Jhumpa Lahiri's book of short stories, Interpreter of Maladies, reflects a realism that is seldom read in fiction. The characters are neither boring nor extraordinary, but they do face situations and dilemmas that are indicative of real life. Though the stories are all unrelated, they do share similar themes. These reoccurring motifs are religion, New-world v .Old-world tradition, gender roles, and secrecy. These themes become vital in the development of each and every character in the work.
In Lahiri's collection of works, a common, yet subtle theme is secrecy. In the stories, many of the characters find themselves in different situations that manifest solely because they have withheld things from their loved ones. Such an example is in the opening story of the book, A Temporary Matter. In the story, the married couple, Shukumar and Shoba, find themselves divulging secrets that they concealed their entire marriage. In the end, their lack of communication proves to be their downfall. In the story Sexy, the entire story is centered around a secret affair between a single woman and a married man. In this story, Lahiri takes a creative turn, in which the protagonist Miranda keeps secrets from Dev, the married man with whom the affair is taking place. This is a bit of irony that even within an affair, a relationship initially built upon secrecy can in fact fall prey to secrecy. But furthermore, it is Lahiri's use of secrecy that in turn humanizes her characters and makes them more relatable to the reader.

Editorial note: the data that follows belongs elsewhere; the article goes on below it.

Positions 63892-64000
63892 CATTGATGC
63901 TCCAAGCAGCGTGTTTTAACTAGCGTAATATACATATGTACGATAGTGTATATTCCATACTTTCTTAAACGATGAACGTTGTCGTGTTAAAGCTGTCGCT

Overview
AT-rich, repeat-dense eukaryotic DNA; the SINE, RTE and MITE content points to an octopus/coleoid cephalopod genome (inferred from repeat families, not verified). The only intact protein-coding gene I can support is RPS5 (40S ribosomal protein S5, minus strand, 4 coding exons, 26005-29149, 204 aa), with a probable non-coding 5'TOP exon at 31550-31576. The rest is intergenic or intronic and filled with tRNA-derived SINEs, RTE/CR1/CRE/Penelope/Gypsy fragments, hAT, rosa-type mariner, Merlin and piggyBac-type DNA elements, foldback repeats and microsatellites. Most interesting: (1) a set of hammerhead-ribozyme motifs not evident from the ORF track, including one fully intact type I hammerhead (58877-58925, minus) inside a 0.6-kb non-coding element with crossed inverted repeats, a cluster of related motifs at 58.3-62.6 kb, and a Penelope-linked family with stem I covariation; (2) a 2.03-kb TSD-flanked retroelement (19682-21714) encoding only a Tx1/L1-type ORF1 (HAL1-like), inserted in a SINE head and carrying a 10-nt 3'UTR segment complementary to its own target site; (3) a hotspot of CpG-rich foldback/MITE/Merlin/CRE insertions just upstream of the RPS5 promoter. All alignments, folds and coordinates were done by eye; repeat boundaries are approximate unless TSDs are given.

A second important overtone in Interpreter of Maladies is the presentation of traditional gender roles. Rather than presenting gender roles as stated by tradition, Lahiri presented the reader with instances in which the "roles" of husbands and wives were often challenged or reversed. In the title story, Interpreter of Maladies, the character of Mrs. Das behaves in an almost opposite manner from any traditional Indian woman. She is cold and callous towards her...
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